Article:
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Havana Biennial 2019: Constructing the Possible Ocula Report Havana Biennial 2019: Constructing the Possible 17 Apr 2019 : Federica Bueti for Ocula

I first visited Havana in November 2016, a few days after Fidel Castro died, and just under a year before Hurricane Irma hit Cuba in September 2017. Since then, much has changed, including the hand-painted signs that punctuate the journey from the airport to the city centre, which today do not celebrate the revolution so much as the 'Unidad y...

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Andrew Stahl and Guo Xiaohui Ocula Conversation Andrew Stahl and Guo Xiaohui

The exhibition Beyond Boundaries at Somerset House in London (12 March–2 April 2019) marked the historic contributions of the Central Academy of Fine Arts, Beijing (CAFA) and the Slade School of Fine Art, University College London, on the occasion of their 100th and 150th anniversaries, respectively. Spread across several rooms of Somerset House's...

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The National 2019: New Australian Art Ocula Report The National 2019: New Australian Art 13 Apr 2019 : Elyse Goldfinch for Ocula

The National 2019: New Australian Art features work by 70 contemporary Australia-based artists split across three venues: the Art Gallery of New South Wales (AGNSW), Carriageworks, and the Museum of Contemporary Art Australia (MCA) (29 March–21 July 2019), as curated by Isobel Parker Philip, curator of photographs at AGNSW; Daniel Mudie Cunningham,...

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Related Press

Among Things

Gordon Hall Art in America First published on 1 December 2018

Bruce Nauman, A Cast of the Space Under My Chair (1965–68). Concrete. 17 1/2 by 15 3/8 by 14 5/8 inches. Courtesy Sperone Westwater, New York. © Bruce Nauman/Artists Rights Society (ARS), New York.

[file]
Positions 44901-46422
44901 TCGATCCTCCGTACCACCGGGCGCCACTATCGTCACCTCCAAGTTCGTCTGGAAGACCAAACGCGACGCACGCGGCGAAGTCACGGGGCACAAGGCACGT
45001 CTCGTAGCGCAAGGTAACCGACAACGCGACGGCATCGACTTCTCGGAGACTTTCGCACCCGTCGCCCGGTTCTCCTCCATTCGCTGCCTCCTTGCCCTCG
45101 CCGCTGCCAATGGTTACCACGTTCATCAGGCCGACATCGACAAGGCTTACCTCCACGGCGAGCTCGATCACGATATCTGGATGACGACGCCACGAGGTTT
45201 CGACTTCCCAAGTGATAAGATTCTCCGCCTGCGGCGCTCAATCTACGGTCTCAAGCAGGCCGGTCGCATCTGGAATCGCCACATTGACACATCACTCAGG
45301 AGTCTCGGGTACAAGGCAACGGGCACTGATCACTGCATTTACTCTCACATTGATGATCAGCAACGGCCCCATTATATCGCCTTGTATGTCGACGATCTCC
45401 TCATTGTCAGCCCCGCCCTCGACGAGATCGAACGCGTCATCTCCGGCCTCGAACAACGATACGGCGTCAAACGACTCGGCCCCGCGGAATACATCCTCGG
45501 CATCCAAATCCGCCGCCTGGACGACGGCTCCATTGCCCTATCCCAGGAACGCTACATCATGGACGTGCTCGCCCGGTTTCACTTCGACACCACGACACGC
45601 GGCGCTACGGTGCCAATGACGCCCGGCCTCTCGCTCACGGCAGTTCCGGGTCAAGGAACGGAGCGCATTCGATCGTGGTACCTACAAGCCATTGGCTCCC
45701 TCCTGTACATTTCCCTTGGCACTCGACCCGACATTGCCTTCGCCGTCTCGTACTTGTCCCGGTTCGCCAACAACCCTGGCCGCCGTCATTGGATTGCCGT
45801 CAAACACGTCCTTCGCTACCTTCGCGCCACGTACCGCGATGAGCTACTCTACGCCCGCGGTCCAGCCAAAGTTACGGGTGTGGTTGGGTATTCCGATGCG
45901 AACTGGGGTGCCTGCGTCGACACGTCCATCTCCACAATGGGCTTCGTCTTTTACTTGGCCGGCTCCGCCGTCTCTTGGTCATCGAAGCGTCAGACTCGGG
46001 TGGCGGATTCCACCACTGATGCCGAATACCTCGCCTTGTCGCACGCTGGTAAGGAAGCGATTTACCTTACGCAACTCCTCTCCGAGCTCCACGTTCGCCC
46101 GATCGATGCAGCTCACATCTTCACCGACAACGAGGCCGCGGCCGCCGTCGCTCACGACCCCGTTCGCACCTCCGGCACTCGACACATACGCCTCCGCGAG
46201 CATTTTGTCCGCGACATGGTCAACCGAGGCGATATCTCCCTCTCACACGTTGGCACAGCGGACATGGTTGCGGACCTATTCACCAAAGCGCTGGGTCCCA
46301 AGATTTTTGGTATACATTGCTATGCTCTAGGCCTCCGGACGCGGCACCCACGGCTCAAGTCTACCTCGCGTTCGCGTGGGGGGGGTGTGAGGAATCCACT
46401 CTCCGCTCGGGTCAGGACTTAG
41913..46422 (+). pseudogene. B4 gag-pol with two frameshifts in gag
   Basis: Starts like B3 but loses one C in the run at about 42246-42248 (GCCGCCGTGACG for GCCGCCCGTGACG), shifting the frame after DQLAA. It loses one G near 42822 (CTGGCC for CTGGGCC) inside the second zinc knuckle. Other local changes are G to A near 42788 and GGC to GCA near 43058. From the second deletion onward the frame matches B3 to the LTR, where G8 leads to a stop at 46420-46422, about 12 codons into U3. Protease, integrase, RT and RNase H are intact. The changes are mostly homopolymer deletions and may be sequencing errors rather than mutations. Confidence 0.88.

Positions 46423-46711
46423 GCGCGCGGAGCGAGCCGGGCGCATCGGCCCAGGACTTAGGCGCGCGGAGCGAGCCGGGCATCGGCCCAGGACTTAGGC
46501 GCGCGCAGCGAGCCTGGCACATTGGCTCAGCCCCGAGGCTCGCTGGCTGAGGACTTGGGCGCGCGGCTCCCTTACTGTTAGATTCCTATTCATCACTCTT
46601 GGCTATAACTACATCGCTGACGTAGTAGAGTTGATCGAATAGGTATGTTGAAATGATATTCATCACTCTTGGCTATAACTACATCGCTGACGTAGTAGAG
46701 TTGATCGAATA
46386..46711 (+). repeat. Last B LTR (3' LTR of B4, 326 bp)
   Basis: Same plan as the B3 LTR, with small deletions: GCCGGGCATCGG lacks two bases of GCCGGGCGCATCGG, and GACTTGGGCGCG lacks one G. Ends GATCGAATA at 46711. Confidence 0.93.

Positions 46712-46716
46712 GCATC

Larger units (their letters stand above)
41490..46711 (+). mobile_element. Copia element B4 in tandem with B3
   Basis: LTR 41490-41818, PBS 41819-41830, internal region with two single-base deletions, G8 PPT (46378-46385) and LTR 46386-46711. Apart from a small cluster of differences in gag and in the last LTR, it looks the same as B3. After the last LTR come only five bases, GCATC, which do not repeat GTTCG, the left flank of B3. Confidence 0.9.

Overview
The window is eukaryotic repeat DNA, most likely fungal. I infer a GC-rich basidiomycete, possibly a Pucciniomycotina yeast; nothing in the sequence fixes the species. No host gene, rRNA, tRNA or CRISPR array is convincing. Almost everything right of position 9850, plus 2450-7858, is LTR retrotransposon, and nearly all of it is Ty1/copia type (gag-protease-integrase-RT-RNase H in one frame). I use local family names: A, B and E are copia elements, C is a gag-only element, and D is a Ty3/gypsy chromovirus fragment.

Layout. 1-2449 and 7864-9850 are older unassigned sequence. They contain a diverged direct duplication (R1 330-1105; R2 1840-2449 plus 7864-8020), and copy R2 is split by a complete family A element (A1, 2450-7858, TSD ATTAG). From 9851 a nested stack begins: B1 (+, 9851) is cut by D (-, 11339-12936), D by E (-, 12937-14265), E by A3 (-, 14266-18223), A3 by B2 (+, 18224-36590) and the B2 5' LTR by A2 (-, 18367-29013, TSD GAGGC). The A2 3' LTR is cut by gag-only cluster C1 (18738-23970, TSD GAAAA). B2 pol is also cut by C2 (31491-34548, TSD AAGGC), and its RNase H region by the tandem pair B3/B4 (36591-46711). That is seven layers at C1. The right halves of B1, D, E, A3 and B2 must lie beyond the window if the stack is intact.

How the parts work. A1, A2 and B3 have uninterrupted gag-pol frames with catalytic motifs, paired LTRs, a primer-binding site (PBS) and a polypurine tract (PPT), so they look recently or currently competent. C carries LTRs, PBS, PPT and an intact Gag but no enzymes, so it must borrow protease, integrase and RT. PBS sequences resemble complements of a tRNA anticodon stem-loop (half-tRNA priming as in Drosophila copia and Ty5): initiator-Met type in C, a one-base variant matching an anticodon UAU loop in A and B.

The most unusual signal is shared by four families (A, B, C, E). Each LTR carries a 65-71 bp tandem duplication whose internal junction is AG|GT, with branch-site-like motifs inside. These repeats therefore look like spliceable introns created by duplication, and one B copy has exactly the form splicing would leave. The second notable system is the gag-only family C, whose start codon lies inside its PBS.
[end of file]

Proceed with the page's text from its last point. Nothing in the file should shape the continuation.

EVERY ONCE IN a while I get an artwork stuck in my head. Bruce Nauman's A Cast of the Space Under My Chair (1965–68) was one such work. For years, while sketching new sculptures or gabbing in a studio visit, I would remember it, though I'll admit that for the first few years this happened, I didn't consistently remember who made it. I didn't pause to figure it out. The sculpture just made intuitive sense to me and bubbled up every once in a while.

A couple of years ago, I did some research about a legendary piece of found furniture called the "slant step" while looking for an example of an object that was beloved because of, rather than in spite of, its ambiguous functionality. I was surprised to learn that the slant step had been purchased for Bruce Nauman in 1965 at a thrift store north of San Francisco by his graduate school mentor, William Wiley. Nauman, Wiley, and others in their Bay Area artistic circle latched onto the slant step as a sort of icon—a model for art-making or even a way of living. They organized an exhibition called "The Slant Step Show," published a book, and created a wide variety of artworks dedicated to it, including Nauman's Mold for a Modernized Slant Step (1966), a rough copy of the object in plaster with a groove down the middle.

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